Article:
>> What ICANN is doing, in the case of "only licensed banks", is creating
>>a rule
>> for recognising what is a bank, and distinguishing it from a non-bank.
>> need for some such rule is a necessary collorary of the notion of
>>having a
>> community TLD at all; if you can't find authority within the Mission
>>for having
>> such a rule, there is no authority to create community gTLDs at all,
>> mind the narrower questioning of whether licensing is a permissible
>> requirement.
>> I'm going to assume that authority for ICAN Nto create new gTLDs, to
>> a purpose for them, and to have serving a defined community as one of
>> potential purposes, can be found in the general statement that:
>> "ICANN's Mission is to coordinate the development and implementation of
>> policies: For which uniform or coordinated resolution is reasonably
>> to facilitate the openness, interoperability, resilience, security
>> stability [...]"
>> If not, we've a separate flaw we need to fix.
>> So if ICANN is to make .bank only available to banks, it needs to ask
>> what is a "bank"? Is "A bank is an entity with a banking license?" an
>> acceptable definition for ICANN to adopt? I think it is.
>> For most people, a bank is any entity that has a banking license. If
>>you don't
>> have a banking license, you simply cannot be a bank: Honest Joe's
>> Streetcorner Money Lending is not a real bank, and nobody is likely to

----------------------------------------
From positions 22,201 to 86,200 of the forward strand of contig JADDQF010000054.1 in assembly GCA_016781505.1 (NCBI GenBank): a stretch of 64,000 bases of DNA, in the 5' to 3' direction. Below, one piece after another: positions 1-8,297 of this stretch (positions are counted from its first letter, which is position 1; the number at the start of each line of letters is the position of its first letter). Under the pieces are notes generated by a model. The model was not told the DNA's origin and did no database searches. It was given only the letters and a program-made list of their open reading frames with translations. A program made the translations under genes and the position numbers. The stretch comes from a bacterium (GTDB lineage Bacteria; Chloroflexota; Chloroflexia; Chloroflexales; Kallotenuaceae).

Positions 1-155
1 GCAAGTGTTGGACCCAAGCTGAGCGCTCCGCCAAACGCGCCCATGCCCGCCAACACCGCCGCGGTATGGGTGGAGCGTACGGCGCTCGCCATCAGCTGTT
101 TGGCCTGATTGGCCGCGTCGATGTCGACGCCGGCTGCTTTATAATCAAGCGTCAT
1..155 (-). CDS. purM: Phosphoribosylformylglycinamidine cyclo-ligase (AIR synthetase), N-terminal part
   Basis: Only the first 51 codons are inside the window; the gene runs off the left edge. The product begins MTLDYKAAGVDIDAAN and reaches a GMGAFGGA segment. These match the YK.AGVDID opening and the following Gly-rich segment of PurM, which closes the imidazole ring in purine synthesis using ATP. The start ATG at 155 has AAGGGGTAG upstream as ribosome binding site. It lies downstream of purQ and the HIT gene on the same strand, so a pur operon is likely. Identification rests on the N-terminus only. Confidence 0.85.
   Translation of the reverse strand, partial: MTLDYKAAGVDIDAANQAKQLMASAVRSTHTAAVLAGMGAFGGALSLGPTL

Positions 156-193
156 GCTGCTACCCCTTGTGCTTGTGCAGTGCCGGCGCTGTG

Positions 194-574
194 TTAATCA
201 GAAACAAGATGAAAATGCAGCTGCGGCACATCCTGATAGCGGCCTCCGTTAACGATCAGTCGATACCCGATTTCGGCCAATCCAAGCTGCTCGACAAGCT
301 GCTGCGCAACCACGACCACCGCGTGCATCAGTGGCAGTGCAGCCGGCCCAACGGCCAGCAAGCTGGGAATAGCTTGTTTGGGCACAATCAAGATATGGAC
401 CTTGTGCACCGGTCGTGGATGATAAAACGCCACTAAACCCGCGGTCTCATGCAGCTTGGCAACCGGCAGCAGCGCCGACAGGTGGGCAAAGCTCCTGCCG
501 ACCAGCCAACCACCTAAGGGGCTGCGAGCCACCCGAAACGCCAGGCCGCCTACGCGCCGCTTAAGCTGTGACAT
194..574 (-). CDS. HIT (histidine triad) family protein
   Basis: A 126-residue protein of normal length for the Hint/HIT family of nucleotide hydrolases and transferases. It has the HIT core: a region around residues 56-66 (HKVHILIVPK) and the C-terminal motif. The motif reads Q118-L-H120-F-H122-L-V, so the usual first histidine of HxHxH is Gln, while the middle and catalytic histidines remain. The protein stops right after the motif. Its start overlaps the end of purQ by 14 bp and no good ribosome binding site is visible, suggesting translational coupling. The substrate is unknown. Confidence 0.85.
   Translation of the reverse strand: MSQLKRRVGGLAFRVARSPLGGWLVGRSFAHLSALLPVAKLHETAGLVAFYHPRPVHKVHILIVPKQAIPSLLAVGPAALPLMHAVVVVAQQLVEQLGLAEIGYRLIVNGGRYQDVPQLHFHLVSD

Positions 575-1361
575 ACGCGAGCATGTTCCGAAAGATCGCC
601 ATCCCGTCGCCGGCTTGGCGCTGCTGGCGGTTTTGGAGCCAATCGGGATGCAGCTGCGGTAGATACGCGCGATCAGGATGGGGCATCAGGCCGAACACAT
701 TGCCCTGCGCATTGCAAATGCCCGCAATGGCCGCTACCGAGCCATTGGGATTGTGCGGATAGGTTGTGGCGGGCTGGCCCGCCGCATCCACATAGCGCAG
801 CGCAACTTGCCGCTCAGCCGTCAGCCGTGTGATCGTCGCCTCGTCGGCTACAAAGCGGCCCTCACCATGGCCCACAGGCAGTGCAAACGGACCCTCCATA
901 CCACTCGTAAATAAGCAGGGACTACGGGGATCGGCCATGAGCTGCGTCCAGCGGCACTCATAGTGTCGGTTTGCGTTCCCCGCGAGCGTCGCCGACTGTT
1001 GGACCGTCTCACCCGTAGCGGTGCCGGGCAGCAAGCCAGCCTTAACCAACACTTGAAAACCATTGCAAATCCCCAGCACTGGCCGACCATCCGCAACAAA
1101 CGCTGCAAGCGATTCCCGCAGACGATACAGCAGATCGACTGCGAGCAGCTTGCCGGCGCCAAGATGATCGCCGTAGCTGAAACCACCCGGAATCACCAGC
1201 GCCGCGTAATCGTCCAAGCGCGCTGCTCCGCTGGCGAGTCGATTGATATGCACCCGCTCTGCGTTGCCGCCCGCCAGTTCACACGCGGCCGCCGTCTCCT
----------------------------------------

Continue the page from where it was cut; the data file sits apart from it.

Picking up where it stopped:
>> confuse Joe for a bank, irrespective of licensing. Could you set up a
>> bank without a license? Thanks to government regulation, this is
>> in practice whether or not you believe it conceptually valid:
>> if you try, you'll be closed down overnight. So there's no such thing
>>as an
>> unlicensed bank.
>> Now, from time to time some banks (as in any field) do things that they
>> not supposed to do. In doing some of these things, they may risk having
>> banking license removed. But mostly, they will just get fined when
>> not delicensed (which means, closed down). Suppose ICANN wrote those
>> rules separately into the rules for .bank, and made its own
>>adjudication as to
>> whether a particular bank had breached them, and took their .bank domain
>> away even though national authorities had not taken away the banking
>> license. I think this would be overreaching by ICANN, of the sort we
>>ought to
>> constrain. Suppose instead that the
>> (relevant) government decided to punish serious misbehaviour with
>> of the only applicable banking license. That would effectively close
>>the bank
>> down: were ICANN also to require the cancellation of the relevant domain
>> within .bank in such circumstances, that would not seem to me to be an
>> overreach.